Try crossing a four foot police dog from the Low Countries and a small Scottish canine rabble-rouser of a West Highland Terrier: and what you get looks like this.
His legs are less than a foot tall, but he has the stare of a headmaster during exam week. His social skills are limited: in normal times (as opposed to Strange Times) he is what they call ‘Fine Off the Lead’. This means that when he is free to ramble and meets another dog he behaves unsettlingly like a stalker, invading the body space of taller doggy compatriots and sniffing where the sun don’t shine. Generally his subjects are gracious under his laser like stare because he is, after all, only one foot tall.
On the lead he is a scrapper. He foights with all the passion and natural ability of a Romany boxer.
His name is Riley. He resembles a teddy bear but smells rather differently. On off days he steals pants from the washing basket and gives them his full attention. He also, despite all these exceptionally anti-social traits, steals hearts and he is frankly, in the household and out of it, adored.
And now, for now, as long as we are allowed out into the forest, Riley must master social distancing.This requires being on a lead.
Social distancing is not difficult in our forest, because it is a forest. When you do come upon someone, there is ample room to step out of the way. Two metres? We in the forest are filled with largesse. Have three, Have five. No, take ten.
We bellow across the divide: have a lovely day, beautiful morning isn’t it, aren’t we lucky to have this beautiful open space, etcetera, etcetera.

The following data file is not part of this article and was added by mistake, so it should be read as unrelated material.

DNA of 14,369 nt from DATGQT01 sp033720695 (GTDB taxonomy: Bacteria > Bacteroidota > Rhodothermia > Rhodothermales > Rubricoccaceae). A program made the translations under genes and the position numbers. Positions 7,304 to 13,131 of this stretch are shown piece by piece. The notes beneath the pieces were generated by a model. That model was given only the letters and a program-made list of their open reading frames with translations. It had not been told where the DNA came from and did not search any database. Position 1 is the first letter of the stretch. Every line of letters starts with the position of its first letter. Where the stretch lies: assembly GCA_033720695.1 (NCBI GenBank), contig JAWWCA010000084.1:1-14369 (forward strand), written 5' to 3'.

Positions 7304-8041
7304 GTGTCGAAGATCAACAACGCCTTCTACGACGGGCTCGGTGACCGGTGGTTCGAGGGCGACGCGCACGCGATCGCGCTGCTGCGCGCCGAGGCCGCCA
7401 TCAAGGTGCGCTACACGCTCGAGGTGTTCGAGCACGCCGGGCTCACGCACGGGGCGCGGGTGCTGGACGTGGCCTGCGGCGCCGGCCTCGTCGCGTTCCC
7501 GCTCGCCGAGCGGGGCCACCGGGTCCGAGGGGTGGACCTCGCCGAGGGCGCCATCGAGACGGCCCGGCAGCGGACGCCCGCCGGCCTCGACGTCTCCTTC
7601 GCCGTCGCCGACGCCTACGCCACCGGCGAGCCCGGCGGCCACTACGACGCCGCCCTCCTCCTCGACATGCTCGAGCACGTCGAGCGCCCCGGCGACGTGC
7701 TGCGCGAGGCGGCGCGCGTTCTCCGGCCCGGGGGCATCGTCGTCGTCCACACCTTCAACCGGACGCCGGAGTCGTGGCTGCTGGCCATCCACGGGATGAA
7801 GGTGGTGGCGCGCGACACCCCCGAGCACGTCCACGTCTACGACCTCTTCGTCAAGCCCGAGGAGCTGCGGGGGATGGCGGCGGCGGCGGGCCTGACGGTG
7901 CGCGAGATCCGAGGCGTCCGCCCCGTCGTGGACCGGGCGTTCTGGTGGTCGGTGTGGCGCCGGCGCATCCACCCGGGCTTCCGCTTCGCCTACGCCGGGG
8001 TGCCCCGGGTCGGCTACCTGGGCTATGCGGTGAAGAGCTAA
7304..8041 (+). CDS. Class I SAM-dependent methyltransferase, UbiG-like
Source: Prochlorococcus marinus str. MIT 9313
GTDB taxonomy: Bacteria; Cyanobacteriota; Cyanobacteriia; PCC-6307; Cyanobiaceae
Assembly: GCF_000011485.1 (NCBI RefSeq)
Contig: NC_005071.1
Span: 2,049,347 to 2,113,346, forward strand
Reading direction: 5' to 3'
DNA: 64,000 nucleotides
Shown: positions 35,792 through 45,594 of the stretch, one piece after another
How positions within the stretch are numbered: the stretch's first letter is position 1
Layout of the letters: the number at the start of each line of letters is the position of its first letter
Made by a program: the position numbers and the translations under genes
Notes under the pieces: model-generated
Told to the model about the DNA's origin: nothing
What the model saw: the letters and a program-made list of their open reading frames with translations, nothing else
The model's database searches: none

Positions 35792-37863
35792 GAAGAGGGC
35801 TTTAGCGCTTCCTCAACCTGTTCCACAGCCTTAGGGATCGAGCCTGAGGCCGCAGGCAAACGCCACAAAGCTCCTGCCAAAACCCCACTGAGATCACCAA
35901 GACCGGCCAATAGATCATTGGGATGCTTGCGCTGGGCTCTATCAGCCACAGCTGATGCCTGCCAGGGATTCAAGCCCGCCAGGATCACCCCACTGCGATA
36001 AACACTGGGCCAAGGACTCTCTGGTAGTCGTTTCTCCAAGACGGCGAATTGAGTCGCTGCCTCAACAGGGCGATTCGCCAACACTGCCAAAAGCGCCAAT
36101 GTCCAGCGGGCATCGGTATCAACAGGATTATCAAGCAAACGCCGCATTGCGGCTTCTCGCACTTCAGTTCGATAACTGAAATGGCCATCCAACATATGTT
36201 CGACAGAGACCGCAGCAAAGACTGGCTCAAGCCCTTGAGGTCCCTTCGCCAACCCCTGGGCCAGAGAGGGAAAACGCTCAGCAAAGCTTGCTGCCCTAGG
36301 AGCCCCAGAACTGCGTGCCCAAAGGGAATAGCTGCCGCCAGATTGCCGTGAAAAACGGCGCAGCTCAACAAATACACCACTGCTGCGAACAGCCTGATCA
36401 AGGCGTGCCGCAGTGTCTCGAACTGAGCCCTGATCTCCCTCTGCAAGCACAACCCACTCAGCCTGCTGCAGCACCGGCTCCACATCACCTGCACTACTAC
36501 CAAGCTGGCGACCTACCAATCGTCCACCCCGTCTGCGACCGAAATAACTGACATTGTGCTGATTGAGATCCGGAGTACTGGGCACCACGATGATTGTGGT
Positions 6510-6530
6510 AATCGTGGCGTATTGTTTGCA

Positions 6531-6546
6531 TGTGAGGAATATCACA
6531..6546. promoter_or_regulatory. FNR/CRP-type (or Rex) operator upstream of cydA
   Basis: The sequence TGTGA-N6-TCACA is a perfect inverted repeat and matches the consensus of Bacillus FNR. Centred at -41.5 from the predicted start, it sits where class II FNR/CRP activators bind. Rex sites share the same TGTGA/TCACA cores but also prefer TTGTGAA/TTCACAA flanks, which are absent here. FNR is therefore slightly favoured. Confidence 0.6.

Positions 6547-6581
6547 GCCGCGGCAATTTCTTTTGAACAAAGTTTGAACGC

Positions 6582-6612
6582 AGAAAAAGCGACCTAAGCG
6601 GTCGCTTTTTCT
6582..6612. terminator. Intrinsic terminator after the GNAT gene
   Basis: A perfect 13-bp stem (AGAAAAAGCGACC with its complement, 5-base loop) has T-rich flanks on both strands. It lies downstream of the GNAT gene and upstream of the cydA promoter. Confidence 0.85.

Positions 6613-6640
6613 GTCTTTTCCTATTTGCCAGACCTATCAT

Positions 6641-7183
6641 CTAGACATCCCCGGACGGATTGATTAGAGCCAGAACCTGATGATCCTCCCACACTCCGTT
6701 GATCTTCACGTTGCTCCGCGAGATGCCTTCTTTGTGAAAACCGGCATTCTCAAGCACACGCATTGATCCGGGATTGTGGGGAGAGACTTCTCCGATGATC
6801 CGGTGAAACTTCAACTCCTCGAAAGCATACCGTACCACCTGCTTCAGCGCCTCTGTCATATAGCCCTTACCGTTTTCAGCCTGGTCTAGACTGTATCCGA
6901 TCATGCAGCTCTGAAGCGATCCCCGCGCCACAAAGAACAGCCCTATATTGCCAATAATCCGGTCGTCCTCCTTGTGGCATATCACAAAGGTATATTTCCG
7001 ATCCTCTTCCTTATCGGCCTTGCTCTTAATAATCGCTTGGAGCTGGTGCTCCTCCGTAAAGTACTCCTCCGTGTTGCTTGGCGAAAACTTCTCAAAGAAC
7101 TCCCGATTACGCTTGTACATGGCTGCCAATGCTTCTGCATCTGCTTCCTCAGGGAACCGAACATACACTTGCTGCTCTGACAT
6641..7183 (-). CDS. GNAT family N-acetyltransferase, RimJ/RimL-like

And what is that noise beneath the dialogue? It resembles a phone call heavy-breather, a wheezy tramp. It is not an attractive addition to this pastoral bliss. I don’t mind admitting it jars.
It is Riley, who is on the lead, stalking the clueless boxer accompanying the other party. Despite many attempts at puppy training and an endless supply of available treats, Riley is pulling my arm out of its socket and wheezing like a good’ un, completely oblivious of everything except one thing. The rest of the forest has gone away, (Think Tony and Maria at that dance in West Side Story) and all that exists is the boxer’s bottom.
He strains at the leash. He has perfected this menacing growl quite out of proportion to his stature; it is meant to inform us he is a dangerous canine criminal with big sharp teeth. In reality he never uses his teeth, he just rumbles with the ominous tones of a Mafia boss about to total a diner. And though I do not know whether the dogs actually believe him, and are worried about a pint size staring stalker with attitude, his Oscar winning tones mean that there are those owners who choose to increase their social distance by some several metres with startling rapidity, leaving us with Dog Corleone, happily throttling himself on the extendable lead.
So for us, social distancing is effortless. It happens quite naturally, though with chagrin. One day, some day, Riley will be allowed off the lead again and we can go back to the old familiar unsettling stalker behaviour we have all come to know and expect. For now, Riley is helping the effort to keep social distance with ease.